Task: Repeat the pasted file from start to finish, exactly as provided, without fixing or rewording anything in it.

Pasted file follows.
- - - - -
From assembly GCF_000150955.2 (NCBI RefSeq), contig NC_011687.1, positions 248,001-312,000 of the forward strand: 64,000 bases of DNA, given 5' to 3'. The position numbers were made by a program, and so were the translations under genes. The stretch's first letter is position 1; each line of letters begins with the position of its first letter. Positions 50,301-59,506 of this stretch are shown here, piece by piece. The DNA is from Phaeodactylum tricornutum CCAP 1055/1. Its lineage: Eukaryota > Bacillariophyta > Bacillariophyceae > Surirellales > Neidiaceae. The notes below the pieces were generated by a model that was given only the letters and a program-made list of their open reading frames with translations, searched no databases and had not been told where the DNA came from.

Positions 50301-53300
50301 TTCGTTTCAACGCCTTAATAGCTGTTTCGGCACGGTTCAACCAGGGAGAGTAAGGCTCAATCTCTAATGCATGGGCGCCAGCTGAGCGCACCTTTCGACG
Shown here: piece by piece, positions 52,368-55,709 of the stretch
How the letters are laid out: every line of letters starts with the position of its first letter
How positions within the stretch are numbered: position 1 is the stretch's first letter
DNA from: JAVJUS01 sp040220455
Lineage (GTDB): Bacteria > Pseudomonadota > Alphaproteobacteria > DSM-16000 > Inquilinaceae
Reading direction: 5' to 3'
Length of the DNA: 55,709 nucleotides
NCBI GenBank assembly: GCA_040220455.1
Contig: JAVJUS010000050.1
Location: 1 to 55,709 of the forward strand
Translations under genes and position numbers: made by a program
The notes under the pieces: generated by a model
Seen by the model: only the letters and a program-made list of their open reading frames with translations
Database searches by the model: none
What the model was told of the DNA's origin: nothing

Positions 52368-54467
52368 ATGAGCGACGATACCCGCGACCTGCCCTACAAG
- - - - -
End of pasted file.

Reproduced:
From assembly GCF_000150955.2 (NCBI RefSeq), contig NC_011687.1, positions 248,001-312,000 of the forward strand: 64,000 bases of DNA, given 5' to 3'. The position numbers were made by a program, and so were the translations under genes. The stretch's first letter is position 1; each line of letters begins with the position of its first letter. Positions 50,301-59,506 of this stretch are shown here, piece by piece. The DNA is from Phaeodactylum tricornutum CCAP 1055/1. Its lineage: Eukaryota > Bacillariophyta > Bacillariophyceae > Surirellales > Neidiaceae. The notes below the pieces were generated by a model that was given only the letters and a program-made list of their open reading frames with translations, searched no databases and had not been told where the DNA came from.

Positions 50301-53300
50301 TTCGTTTCAACGCCTTAATAGCTGTTTCGGCACGGTTCAACCAGGGAGAGTAAGGCTCAATCTCTAATGCATGGGCGCCAGCTGAGCGCACCTTTCGACG
Shown here: piece by piece, positions 52,368-55,709 of the stretch
How the letters are laid out: every line of letters starts with the position of its first letter
How positions within the stretch are numbered: position 1 is the stretch's first letter
DNA from: JAVJUS01 sp040220455
Lineage (GTDB): Bacteria > Pseudomonadota > Alphaproteobacteria > DSM-16000 > Inquilinaceae
Reading direction: 5' to 3'
Length of the DNA: 55,709 nucleotides
NCBI GenBank assembly: GCA_040220455.1
Contig: JAVJUS010000050.1
Location: 1 to 55,709 of the forward strand
Translations under genes and position numbers: made by a program
The notes under the pieces: generated by a model
Seen by the model: only the letters and a program-made list of their open reading frames with translations
Database searches by the model: none
What the model was told of the DNA's origin: nothing

Positions 52368-54467
52368 ATGAGCGACGATACCCGCGACCTGCCCTACAAG